Vinod Khanna was a Libra, an Air sign. This air sign is about balance; a balance between intellect and socialising, a corridor of convenience between glamour and renunciation. What could have driven him to Acharya Rajneesh’s mystique, I wondered. Why would such a popular and successful hero of Indian cinema, loved both by the masses (Muqaddar Ka Sikander, Amar Akbar Anthony, Hera Pheri) and classes (Mere Apne, Imtehaan, Dayavaan), leave every material belonging behind and become a hermit? Was there a recluse inside the skin of fame? Did the line of Filmfare ladies (trophies) with Best Supporting Actor against his name depress him?
Such questions are hypothetical. My conjecture about Khanna’s joining a cult, that of Osho’s, at the peak of his career is a hypothesis as well.
What was his calibre as an actor? If awards are the measures, it was modest. He didn’t choose his roles from an extensive repertoire. Even his good friend, Mahesh Bhatt, made only potboilers (Lahoo ke do rang) with him. When Bhatt graduated to cinema for intellect, he chose Raj Kiran or Kulbhushan Kharbanda (Arth) and not Khanna.
Cinema had become just a subsistence medium for him, a vehicle to ride him through the whistling admirers.
Vinod’s father had vowed to shoot him dead if he joined films. His mother was said to have convinced the patriarch. The story is very filmi, maybe modified by the actor to keep his ‘origin story’ romantic, but it at least indicates that he didn’t enjoy a paternal canopy over him, to guard him from the rains and the sunshine. Osho, perhaps, filled that role.
Talking to Simi Garewal in her TV show ‘Rendezvous’, Khanna explained why he joined the commune ‘in the quest to find his inner self’.
“My mind made me do that. My mind was hyper, my thoughts were all over the place. I was very angry as I had reached a saturation point… When I would meditate, I realised I could master my mind…”
“These things drove me to say – I’ve given enough films, I have given enough time, made enough money… now I need to give myself completely to meditation and be with my guru.”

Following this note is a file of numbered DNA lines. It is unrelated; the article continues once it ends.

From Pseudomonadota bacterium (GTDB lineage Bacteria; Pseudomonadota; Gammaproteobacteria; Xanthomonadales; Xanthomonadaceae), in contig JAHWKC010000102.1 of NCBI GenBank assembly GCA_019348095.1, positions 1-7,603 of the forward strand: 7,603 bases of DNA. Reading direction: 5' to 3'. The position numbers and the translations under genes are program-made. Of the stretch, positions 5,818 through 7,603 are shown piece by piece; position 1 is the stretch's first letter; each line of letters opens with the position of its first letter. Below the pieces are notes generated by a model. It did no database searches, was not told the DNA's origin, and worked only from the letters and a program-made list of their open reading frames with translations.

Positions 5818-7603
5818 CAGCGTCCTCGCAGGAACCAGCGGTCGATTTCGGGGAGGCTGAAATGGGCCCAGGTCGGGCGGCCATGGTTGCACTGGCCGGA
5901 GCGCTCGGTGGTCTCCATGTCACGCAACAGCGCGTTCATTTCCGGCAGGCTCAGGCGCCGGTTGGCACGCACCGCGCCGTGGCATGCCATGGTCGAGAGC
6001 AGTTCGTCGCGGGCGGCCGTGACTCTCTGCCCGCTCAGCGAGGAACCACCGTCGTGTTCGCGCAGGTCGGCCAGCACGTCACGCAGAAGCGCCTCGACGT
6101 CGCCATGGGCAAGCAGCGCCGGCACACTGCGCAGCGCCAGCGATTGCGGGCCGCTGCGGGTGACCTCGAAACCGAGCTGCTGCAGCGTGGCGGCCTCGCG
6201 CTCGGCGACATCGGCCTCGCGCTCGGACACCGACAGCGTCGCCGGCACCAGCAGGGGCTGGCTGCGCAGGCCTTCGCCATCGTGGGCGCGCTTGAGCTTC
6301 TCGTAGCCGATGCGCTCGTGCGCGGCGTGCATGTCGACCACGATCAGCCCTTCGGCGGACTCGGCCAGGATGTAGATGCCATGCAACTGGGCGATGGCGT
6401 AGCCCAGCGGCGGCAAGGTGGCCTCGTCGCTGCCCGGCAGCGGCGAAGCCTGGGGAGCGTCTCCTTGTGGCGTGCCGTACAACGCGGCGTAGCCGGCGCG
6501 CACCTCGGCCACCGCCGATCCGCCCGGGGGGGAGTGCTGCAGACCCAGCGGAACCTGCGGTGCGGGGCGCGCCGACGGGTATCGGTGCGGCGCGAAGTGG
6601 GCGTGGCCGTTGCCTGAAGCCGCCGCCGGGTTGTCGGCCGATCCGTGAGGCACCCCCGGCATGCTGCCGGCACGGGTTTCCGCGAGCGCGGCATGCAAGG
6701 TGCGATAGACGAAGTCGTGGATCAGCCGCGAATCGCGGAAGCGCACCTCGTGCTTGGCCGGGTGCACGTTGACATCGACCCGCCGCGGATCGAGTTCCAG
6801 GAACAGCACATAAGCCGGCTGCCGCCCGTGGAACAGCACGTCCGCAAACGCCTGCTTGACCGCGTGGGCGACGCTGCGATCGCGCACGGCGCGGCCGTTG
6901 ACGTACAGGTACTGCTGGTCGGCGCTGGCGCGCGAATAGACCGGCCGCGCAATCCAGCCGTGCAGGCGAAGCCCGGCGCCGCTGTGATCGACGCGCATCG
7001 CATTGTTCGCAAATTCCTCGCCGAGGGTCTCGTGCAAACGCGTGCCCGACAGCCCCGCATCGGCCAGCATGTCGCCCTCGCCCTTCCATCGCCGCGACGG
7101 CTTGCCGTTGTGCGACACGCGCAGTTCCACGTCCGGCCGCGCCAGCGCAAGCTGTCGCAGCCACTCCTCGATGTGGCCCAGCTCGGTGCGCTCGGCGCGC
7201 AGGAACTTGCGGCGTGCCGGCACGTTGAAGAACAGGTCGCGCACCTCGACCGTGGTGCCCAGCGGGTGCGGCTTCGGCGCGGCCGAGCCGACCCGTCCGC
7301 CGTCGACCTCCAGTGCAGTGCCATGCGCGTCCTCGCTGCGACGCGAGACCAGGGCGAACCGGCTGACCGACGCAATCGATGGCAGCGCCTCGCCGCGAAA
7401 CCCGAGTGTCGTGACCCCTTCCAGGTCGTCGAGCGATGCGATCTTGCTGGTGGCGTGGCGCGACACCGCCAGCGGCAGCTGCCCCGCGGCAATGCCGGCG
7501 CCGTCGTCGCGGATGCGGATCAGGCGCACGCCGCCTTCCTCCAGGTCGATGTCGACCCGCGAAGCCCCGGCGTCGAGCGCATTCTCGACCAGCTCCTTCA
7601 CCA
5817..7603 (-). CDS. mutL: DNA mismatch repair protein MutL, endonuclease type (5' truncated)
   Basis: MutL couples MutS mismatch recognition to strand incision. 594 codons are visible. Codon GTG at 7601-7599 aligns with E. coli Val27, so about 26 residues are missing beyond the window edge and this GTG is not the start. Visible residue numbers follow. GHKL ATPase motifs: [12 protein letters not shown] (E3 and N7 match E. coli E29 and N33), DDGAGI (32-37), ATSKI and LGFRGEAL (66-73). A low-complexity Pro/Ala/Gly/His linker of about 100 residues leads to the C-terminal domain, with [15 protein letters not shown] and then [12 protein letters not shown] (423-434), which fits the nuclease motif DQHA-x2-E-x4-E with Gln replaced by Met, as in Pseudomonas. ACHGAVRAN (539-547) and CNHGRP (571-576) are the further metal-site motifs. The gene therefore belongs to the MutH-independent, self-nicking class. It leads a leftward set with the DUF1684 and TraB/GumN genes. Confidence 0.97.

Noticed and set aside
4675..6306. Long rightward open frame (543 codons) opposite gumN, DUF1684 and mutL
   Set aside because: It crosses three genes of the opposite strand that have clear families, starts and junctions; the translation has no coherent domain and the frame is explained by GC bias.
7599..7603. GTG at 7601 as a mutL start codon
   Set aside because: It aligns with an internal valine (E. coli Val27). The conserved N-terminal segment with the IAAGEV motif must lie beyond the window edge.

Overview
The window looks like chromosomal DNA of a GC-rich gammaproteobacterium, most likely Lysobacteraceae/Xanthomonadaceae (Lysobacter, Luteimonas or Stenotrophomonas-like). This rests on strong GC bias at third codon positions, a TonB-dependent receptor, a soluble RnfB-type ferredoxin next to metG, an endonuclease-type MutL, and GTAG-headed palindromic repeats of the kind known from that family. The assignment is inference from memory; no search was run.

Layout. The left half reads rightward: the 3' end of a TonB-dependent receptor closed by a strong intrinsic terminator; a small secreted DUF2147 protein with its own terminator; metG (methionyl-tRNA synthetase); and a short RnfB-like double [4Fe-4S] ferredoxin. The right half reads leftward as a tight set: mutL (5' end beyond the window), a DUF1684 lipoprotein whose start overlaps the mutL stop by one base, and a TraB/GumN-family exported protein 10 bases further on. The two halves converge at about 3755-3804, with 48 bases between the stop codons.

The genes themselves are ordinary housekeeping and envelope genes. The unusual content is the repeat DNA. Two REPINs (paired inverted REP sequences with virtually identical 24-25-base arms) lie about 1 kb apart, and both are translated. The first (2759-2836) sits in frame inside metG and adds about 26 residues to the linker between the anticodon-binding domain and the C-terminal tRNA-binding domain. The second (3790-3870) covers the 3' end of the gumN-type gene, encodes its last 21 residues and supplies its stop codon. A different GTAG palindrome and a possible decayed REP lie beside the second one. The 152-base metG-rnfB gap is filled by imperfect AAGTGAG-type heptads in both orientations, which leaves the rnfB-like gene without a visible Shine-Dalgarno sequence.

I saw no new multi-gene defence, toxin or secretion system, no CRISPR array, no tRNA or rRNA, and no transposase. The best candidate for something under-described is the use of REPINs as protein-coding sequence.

The Acharya was an enchanter, and of course, an opportunist. His commune in Pune was under fire from the local authorities and the citizens. Complaints were few, rumours were many, about his amoral association and liberated libido. He needed credence to survive. He needed money to expand and connections to wriggle out of the legal troubles. His charm had transcended from the descendants of the Western hippies to the quintessential mavericks of Hindi cinema in neighbouring Mumbai. Wealth, connections and credibility followed such disciples. Vijay Anand, Mahesh Bhatt and Vinod Khanna lent star power, and respectability, to the Acharya’s cavalcade.
It might not have been hard for a seasoned preacher and popular charmer to seduce a roaming and saturated mind. They complemented each other in their need, their paths overlapped and they stayed with each other for 5 years from 1982.
Osho ran into trouble with the law again in Oregon, USA where Khanna was living as well. Vinod had lost his family, films and followers.
Osho asked him to take charge of the Pune commune. Possibly he had run out of funds, or of patience, or libido for a life abandoned to decadence. Disenchanted by now, Khanna refused. A totalitarian, Osho didn’t take this refusal kindly. They parted ways.
The truth-seeking sojourn of this handsome, successful Bollywood film artiste came to an end. He returned to Mumbai and was welcomed back with open arms.